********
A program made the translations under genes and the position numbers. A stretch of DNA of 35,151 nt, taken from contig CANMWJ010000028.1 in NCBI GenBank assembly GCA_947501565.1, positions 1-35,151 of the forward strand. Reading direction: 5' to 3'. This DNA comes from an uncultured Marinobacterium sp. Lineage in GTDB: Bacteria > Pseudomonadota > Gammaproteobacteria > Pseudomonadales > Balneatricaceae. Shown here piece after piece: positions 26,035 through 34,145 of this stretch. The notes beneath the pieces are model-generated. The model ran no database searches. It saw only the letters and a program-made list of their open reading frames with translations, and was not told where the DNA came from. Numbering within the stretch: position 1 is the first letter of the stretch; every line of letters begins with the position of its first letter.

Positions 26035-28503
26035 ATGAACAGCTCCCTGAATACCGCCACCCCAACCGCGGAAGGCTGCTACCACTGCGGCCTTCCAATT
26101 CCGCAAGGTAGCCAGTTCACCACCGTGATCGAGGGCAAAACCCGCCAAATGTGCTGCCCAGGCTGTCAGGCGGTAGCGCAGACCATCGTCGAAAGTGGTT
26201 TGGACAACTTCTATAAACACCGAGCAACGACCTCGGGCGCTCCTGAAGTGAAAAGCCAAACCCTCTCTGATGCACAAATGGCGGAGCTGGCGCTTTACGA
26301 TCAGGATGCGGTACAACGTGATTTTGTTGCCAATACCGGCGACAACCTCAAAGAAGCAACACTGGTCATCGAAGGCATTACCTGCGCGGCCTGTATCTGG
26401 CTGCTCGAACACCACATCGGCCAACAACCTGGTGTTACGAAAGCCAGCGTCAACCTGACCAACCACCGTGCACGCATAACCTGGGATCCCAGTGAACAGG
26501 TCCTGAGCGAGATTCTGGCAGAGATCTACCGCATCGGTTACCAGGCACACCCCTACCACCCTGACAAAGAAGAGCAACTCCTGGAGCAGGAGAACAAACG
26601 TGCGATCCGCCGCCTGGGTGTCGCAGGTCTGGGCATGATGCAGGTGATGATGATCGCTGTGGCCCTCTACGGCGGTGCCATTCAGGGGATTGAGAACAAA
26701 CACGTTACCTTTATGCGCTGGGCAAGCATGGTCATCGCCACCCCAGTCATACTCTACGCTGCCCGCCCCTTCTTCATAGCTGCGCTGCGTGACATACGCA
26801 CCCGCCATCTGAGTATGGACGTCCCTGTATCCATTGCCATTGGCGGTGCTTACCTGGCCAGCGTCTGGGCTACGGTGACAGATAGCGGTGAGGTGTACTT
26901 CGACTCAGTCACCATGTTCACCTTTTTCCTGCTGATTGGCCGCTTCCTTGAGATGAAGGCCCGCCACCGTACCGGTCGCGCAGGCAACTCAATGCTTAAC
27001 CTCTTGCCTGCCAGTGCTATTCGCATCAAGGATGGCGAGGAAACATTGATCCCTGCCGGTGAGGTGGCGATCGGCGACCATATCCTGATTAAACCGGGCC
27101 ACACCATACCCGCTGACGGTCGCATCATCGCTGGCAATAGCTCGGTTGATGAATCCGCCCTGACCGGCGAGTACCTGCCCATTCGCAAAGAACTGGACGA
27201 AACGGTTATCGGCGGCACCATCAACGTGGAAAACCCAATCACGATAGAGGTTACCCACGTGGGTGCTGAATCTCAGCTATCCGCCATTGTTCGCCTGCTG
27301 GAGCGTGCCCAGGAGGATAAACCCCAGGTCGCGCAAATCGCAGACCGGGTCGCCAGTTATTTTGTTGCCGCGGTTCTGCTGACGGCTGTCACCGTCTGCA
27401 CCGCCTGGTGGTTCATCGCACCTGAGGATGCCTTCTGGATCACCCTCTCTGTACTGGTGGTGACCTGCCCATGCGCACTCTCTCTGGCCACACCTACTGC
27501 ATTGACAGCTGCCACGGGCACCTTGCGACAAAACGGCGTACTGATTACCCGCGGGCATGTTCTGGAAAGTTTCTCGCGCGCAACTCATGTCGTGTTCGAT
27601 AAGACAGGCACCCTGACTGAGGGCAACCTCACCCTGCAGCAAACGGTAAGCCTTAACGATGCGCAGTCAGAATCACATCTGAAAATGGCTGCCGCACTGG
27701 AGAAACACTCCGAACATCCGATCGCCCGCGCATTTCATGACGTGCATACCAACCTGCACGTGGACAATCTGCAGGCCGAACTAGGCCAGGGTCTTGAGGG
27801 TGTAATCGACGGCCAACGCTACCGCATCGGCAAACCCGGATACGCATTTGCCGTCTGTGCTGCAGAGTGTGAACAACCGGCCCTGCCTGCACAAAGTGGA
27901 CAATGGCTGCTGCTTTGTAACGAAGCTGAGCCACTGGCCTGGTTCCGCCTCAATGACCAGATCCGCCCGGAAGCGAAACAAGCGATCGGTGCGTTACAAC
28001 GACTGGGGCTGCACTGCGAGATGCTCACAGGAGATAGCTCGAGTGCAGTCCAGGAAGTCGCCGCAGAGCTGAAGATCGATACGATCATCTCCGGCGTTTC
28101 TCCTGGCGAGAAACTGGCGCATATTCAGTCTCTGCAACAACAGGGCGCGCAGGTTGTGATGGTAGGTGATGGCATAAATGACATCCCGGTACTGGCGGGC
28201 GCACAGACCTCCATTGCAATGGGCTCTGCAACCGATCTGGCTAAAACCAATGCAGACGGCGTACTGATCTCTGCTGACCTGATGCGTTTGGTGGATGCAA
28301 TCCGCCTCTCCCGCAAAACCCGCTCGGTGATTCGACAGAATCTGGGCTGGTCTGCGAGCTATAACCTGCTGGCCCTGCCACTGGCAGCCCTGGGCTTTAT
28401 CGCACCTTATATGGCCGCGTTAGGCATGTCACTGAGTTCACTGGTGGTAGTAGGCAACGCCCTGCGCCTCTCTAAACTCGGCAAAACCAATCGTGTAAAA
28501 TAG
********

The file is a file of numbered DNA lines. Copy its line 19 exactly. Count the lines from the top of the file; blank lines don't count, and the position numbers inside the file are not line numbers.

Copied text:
27601 AAGACAGGCACCCTGACTGAGGGCAACCTCACCCTGCAGCAAACGGTAAGCCTTAACGATGCGCAGTCAGAATCACATCTGAAAATGGCTGCCGCACTGG